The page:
• Character as Himself: The skeleton is credited as "by itself".
  • Colliding Criminal Conspiracies: Loren and Annabelle are both plotting to kill each other by using the party to their advantage.
  • Covers Always Lie: The poster that appears as the image for this very article does a pretty good job encapsulating this movie's tone, but the house itself looks like a more conventional Haunted House than the strange Frank Lloyd Wright building used in the movie itself.
  • Closed Circle: Once the clock strikes midnight, the guests will not be allowed to leave.
  • Creepy Housekeeper: One appears to scare the living daylights out of Nora.
  • Dem Bones: The living skeleton that appears before Annabelle. It's actually Dr. Trent's skeleton, which is controlled by Frederick.
  • Disposing of a Body: An attempt is made with Hollywood Acid, but the "body", Frederick Loren, is not dead and Loren throws Dr Trent into the acid instead.
  • Domestic Abuse: Loren skates along the edge of this as he prepares his reluctant wife for her party.
    Loren: Are you ready, dear?
    Annabelle: No.
    Loren: [grabs her hair and pulls it] Are you ready, dear?
    Annabelle: Yes, damn you!
    Annabelle, meanwhile, has tried to poison him at least once before the events of the film start.
  • Do Wrong, Right: When Frederick Loren is accused of murdering his wife, he's offended...because he's not stupid enough to kill her in such an obvious and suspicious way when he had plenty of opportunities to do it and never be suspected.
    Loren: I'm not such a fool as to hang my wife from the ceiling by a rope.
  • Empathic Environment: That House is easily believable as haunted.
  • Enclosed Space: "You won't have a chance to change your minds later... because there won't be a way to get out."
  • Falling Chandelier of Doom: Nora is is almost killed by a falling chandelier within minutes of entering the house.
  • Fan Disservice: The poster shows a woman in a slinky dress, which is sliding off her shoulders. She is being hanged.
  • The Fourth Wall Will Not Protect You: Used in the ending: "They're coming for me now... and then they'll come for you."
  • Gaslighting: What Annabelle and Dr. Trent were doing to Nora in the hopes that she'd wind up shooting Mr. Loren for them.
  • Ghostly Glide: The ghostly figure in the cellar later revealed to be one of the caretakers that terrified Nora moves by gliding rather than walking.
  • Ghostly Goals: It seems that Frederick has come back from the dead to haunt his wife. Subverted as it is part of his scheme to get rid of her.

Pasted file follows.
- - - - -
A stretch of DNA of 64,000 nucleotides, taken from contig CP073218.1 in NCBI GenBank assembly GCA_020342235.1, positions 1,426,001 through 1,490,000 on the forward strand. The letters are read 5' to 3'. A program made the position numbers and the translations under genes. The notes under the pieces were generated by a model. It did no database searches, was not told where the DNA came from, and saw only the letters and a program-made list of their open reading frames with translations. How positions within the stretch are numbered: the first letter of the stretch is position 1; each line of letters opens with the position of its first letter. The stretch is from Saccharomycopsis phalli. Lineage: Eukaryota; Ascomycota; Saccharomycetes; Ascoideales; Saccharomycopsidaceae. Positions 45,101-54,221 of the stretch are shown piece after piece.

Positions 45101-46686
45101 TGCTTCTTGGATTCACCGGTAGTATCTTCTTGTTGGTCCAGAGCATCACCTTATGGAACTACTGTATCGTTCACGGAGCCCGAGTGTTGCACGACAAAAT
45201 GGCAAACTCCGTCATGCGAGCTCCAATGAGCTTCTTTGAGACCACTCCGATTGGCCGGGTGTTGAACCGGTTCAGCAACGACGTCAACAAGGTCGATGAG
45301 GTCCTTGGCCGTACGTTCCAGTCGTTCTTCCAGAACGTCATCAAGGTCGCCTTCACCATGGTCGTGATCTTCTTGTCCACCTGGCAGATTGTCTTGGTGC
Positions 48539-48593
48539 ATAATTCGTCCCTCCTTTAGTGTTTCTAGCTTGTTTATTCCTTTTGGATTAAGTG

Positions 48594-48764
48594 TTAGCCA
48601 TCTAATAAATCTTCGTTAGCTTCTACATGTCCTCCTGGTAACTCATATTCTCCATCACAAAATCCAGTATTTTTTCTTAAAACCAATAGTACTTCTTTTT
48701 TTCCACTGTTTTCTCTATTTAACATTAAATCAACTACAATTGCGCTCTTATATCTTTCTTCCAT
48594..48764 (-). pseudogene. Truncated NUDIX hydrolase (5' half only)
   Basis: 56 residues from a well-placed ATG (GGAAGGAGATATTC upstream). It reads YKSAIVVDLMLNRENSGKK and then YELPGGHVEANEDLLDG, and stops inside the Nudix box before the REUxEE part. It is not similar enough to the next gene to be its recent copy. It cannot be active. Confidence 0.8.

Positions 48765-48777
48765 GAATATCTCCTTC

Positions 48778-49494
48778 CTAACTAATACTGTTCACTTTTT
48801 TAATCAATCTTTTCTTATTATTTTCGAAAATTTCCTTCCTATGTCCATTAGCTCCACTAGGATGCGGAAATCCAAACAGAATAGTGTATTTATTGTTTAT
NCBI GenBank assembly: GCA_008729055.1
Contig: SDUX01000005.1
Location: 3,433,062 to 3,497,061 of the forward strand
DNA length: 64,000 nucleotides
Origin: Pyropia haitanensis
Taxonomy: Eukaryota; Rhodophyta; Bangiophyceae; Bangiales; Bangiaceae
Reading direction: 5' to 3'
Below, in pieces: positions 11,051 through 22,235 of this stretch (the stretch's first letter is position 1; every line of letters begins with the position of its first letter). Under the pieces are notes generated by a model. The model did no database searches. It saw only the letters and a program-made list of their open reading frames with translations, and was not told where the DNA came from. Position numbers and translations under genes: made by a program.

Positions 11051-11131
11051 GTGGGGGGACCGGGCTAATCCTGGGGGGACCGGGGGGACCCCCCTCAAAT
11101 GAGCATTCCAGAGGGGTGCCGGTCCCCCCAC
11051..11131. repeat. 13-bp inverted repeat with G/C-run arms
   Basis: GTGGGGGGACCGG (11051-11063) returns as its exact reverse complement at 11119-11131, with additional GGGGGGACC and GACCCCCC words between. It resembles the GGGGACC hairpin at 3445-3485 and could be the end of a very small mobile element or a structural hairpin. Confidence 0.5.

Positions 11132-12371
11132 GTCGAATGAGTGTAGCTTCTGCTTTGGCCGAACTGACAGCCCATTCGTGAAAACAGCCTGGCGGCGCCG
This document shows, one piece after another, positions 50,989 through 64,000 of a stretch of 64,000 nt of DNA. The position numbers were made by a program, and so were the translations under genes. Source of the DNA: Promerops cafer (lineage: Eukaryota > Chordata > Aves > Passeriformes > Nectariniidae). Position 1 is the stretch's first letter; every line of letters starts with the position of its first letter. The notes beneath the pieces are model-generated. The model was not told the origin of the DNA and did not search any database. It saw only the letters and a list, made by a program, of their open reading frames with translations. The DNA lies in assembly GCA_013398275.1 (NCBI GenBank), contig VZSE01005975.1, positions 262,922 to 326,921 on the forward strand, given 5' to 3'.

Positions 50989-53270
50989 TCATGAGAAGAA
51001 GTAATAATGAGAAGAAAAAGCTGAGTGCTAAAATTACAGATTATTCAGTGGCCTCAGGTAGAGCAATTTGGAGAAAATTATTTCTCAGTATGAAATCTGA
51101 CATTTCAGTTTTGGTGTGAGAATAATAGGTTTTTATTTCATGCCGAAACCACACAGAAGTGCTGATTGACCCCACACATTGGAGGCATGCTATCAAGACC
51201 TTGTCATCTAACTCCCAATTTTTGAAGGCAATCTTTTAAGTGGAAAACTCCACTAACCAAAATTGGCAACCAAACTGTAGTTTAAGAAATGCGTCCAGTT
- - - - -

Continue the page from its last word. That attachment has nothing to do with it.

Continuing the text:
But you're not going to live to enjoy it!
  • Hand Gagging: Jonas grabs Nora from behind, clamping a hand over her mouth and warning her that she doesn't belong here and should come with him.
  • Haunted House: Well, it's on a haunted hill. What do you expect? Though in the end it's left up to debate if the house truly is haunted, or if it was just an elaborate hoax.
  • Haunted House Historian: Pritchard, who just can't stop talking about all the hideous murders that have happened, and how the ghosts are going to kill everyone before morning.
  • Hollywood Acid: Doesn't eat at bone or the winery container it's stored in. Or for that matter, strings.
  • Hysterical Woman: Nora. Invoked. Annabelle and Dr. Trent are trying to terrify her to the point of killing Loren in 'self-defense'.
  • Implied Love Interest: Lance and Nora. He saves her several times, keeps her secret, and when he goes to look for a way out he says he'll come back for her if he finds one. She's very concerned when he gets locked in the basement, and even after she accuses him of not believing her she begs him to get her out. They also happen to have adjoining rooms.
  • Informed Attribute: We're informed at the beginning of the film that Ruth is a gambler. Are we shown anything of the sort? Nope.
  • It Was Here, I Swear!: Happens to Nora a lot. When Lance finally sees one of the severed heads that she insisted was there, he just grabs it by the hair and brings it with him to show everyone.
  • It Works Better with Bullets: Nora is baffled that Frederick is still alive after she shot him. He calmly explains that he had loaded her gun with blanks.
  • Kansas City Shuffle: The film is essentially a whole load of characters going around trying to trap and falling into the traps of others.
  • Large Ham: Frederick Loren. He's played by Vincent Price, so would you expect anything less?
  • A Lighter Shade of Black: Loren ends up coming across as somewhat preferable to Annabelle simply because he never tries to harm the protagonists, while Annabelle has been gaslighting Nora and trying to frame her. He's still not a good person, though how true the various accusations against him are is left ambiguous.
  • Maybe Magic, Maybe Mundane:
    • After all is said and done, the existence of actual ghosts is left ambiguous.
    • There is that spot of blood that keeps shows up on Ruth's hand, even after she has washed it off...